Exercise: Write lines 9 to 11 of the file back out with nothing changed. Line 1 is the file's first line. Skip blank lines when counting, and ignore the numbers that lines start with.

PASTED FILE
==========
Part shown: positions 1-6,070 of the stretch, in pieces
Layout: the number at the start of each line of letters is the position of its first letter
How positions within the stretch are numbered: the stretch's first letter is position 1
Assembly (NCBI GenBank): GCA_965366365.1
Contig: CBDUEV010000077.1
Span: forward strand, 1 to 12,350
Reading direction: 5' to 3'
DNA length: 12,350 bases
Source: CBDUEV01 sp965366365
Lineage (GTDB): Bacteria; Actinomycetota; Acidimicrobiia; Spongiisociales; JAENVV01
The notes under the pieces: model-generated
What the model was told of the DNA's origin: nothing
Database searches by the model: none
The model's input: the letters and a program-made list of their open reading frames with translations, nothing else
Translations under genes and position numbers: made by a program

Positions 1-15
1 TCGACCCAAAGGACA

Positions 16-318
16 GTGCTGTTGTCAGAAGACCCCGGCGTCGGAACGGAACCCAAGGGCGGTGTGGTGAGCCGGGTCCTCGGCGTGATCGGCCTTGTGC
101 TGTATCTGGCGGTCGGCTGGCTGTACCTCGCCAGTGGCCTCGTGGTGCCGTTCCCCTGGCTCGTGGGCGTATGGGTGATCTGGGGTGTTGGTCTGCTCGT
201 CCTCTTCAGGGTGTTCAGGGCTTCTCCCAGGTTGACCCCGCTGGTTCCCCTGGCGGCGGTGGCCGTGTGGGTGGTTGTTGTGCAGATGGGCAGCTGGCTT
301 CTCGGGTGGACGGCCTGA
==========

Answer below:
Source: CBDUEV01 sp965366365
Lineage (GTDB): Bacteria; Actinomycetota; Acidimicrobiia; Spongiisociales; JAENVV01
The notes under the pieces: model-generated